Ocupação Penaforte Mendes, Bela Vista district, Sé Sub prefecture

Amarilis is 25 years old, single, indigenous, works in a hospital as a pharmacy technician and is in the first year of the same university. Born and raised in São Paulo, she has lived in the community for 4 years, as indicated by her mother, who has lived in the area for 6 years. She wakes up early to go to work and says that she went through difficult situations, until the time of installing the pump and water tanks. Before, there was a lack of water in the building.

“… the water comes from the street, returns to the water tank by pump and then distributes it.”

“… now I live on the second floor, but before I lived on the third floor and the water didn’t reach. I borrowed a hose from the porter next door and I took the water up there. Otherwise, there was no way to wash the clothes. This was before the pump was installed, right? ”

“… I don’t have a machine. I’m afraid of eviction, so I keep a rental house in Campo Limpo. I wash small pieces by hand, but large ones I take to Campo Limpo on weekends. ”

“There is an occupation that is very bad … here there are times that are lacking, but it is not like in other occupations that people spend 2 days without water.”

“People say that it arrived at dawn and had no water. But I’m asleep so I don’t know, right. ”

Dona Rosa, 62 years old, black, born in Maracás, Bahia. She arrived in São Paulo in 1990 and has since worked as a domestic worker. She worked in a family home, but with the start of the pandemic she became unemployed. She has worked in the social movement MMC for more than 15 years and has been in the occupation since its first day. She lives only with her partner in a stable union regime. She got involved with MMC to get out of the rental situation. In the beginning there was no running water in the building, so she took water with a bucket from the hostel next door. With regard to other occupations, much less water is lacking today. After they bought the water tanks and the bomb, everything improved. Today all the taps are connected to the water tank and the network that comes from the street. Even so, she buys drinking mineral water to drink. She washes her clothes on Tuesdays and Thursdays in the morning, as she  like to do this type of activity early in the morning.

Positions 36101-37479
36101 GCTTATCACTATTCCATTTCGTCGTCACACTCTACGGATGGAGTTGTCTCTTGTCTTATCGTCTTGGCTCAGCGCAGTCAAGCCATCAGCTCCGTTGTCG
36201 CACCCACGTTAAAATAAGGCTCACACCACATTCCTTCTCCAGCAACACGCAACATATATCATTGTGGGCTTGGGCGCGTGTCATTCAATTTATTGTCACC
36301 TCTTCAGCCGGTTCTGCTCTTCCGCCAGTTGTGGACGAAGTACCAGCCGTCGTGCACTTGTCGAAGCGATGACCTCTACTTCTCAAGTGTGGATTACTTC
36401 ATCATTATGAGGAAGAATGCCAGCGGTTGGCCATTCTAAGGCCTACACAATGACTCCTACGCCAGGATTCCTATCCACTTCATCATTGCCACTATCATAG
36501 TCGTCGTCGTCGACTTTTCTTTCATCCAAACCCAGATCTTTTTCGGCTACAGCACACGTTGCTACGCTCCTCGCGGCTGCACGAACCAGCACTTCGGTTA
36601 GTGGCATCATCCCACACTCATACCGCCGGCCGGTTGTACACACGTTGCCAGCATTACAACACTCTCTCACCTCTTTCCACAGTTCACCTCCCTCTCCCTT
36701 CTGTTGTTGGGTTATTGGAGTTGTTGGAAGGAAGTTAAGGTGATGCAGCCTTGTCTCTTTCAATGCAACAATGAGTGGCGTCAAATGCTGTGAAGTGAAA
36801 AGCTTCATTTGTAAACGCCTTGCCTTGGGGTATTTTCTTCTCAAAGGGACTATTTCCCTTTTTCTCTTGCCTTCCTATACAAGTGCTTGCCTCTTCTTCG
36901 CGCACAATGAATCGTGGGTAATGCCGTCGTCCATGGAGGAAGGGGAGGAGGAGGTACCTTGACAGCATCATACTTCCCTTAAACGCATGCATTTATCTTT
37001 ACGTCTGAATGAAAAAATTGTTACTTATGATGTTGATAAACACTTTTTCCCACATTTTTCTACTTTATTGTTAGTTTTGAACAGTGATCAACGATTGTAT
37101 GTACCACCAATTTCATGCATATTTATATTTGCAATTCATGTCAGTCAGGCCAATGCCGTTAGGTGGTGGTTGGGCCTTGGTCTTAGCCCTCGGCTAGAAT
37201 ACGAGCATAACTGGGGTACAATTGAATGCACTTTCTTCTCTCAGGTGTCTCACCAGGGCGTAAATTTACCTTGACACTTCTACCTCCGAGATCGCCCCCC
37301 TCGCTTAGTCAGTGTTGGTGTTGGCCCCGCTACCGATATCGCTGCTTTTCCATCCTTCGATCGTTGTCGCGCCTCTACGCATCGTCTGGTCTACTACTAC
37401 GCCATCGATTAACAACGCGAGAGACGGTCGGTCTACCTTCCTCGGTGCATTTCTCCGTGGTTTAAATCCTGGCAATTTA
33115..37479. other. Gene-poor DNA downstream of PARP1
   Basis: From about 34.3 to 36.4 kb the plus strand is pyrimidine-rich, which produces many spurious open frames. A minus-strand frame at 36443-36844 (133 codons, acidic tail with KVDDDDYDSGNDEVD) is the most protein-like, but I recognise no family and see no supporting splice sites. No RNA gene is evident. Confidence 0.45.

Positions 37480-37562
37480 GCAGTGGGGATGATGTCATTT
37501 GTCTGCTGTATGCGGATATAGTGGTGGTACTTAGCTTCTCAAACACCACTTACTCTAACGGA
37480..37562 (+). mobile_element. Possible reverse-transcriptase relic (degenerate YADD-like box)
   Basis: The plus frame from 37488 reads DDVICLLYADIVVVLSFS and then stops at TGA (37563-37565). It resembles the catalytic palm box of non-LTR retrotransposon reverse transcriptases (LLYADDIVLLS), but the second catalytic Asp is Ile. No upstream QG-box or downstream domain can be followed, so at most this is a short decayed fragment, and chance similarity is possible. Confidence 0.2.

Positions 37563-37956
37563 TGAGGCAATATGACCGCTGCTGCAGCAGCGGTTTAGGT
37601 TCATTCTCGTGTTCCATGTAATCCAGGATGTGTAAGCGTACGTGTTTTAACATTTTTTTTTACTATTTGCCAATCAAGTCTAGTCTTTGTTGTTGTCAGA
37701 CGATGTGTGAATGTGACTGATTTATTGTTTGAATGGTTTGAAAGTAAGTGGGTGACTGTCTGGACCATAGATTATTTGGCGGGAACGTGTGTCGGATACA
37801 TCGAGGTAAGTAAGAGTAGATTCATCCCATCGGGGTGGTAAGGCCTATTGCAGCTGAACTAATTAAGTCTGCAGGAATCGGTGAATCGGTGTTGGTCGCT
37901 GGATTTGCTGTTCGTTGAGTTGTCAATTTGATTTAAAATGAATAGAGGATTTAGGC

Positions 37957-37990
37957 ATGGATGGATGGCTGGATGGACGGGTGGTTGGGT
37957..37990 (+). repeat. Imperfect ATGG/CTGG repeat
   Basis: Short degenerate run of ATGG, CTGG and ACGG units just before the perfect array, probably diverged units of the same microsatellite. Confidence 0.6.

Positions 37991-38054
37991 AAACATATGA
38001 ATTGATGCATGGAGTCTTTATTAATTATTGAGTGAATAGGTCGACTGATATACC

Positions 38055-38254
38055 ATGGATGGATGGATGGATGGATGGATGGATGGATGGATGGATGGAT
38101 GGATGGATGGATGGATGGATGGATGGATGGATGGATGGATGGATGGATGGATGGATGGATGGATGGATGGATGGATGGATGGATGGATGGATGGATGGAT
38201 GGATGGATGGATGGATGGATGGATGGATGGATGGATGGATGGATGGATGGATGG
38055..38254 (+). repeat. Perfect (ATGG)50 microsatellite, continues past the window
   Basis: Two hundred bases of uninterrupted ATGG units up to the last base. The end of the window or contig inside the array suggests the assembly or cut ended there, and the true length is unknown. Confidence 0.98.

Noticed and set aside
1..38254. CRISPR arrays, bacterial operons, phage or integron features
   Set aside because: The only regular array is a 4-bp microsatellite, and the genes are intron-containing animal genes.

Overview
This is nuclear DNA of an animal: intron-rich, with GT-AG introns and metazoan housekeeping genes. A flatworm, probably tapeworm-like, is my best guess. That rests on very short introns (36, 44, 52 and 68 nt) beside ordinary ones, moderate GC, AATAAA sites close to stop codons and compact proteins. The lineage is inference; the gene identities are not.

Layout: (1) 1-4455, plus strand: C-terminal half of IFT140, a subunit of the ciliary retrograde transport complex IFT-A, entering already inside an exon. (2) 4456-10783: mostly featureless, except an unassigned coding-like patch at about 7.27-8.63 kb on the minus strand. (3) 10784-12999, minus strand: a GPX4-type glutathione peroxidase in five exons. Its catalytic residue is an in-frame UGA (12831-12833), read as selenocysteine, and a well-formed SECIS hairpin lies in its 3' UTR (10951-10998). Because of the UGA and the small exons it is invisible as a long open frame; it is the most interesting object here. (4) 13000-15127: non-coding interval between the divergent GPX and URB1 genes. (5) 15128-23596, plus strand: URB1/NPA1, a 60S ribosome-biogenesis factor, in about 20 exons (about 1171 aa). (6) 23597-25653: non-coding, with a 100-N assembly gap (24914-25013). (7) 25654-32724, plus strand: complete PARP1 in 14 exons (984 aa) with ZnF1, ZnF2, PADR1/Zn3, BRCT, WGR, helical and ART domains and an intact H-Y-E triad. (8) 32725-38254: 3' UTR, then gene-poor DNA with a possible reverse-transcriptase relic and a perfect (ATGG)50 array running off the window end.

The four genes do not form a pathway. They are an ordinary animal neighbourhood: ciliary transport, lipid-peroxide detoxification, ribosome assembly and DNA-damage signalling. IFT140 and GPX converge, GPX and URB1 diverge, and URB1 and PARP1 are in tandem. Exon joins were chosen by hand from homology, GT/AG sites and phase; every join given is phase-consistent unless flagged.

Margarida, 23, single, black, works as a manicurist in a beauty salon. Born in São Paulo, she lives in the occupation with 2 other people, one of them her son, of 6 years. She says that at the beginning, as soon as she arrived, it was very difficult because there was always a lack of water and they needed to bathe with a bucket and mug, using water borrowed from the neighboring hostel.

“At the beginning we had a year without water with only a bucket on our head.”

On the water supply in the pandemic: “It got worse because Sabesp does not legalize it and when it rains it is a relief.”

“When I run out of water I have to buy, or go to a neighbor that is a public hostel.”

“Very difficult, huh old man. Why so hard. Because the government, in addition to the slowness of the government, has the problem that the government does not want to meet the demands of the people. that the first thing they say is that it’s a bunch of tramps, invaders, unwilling to work, unemployed… and that’s not true. ”

“Each movement has its main concern. But for us water and light has always been a cause for concern. The human being does not live without water and without light. ”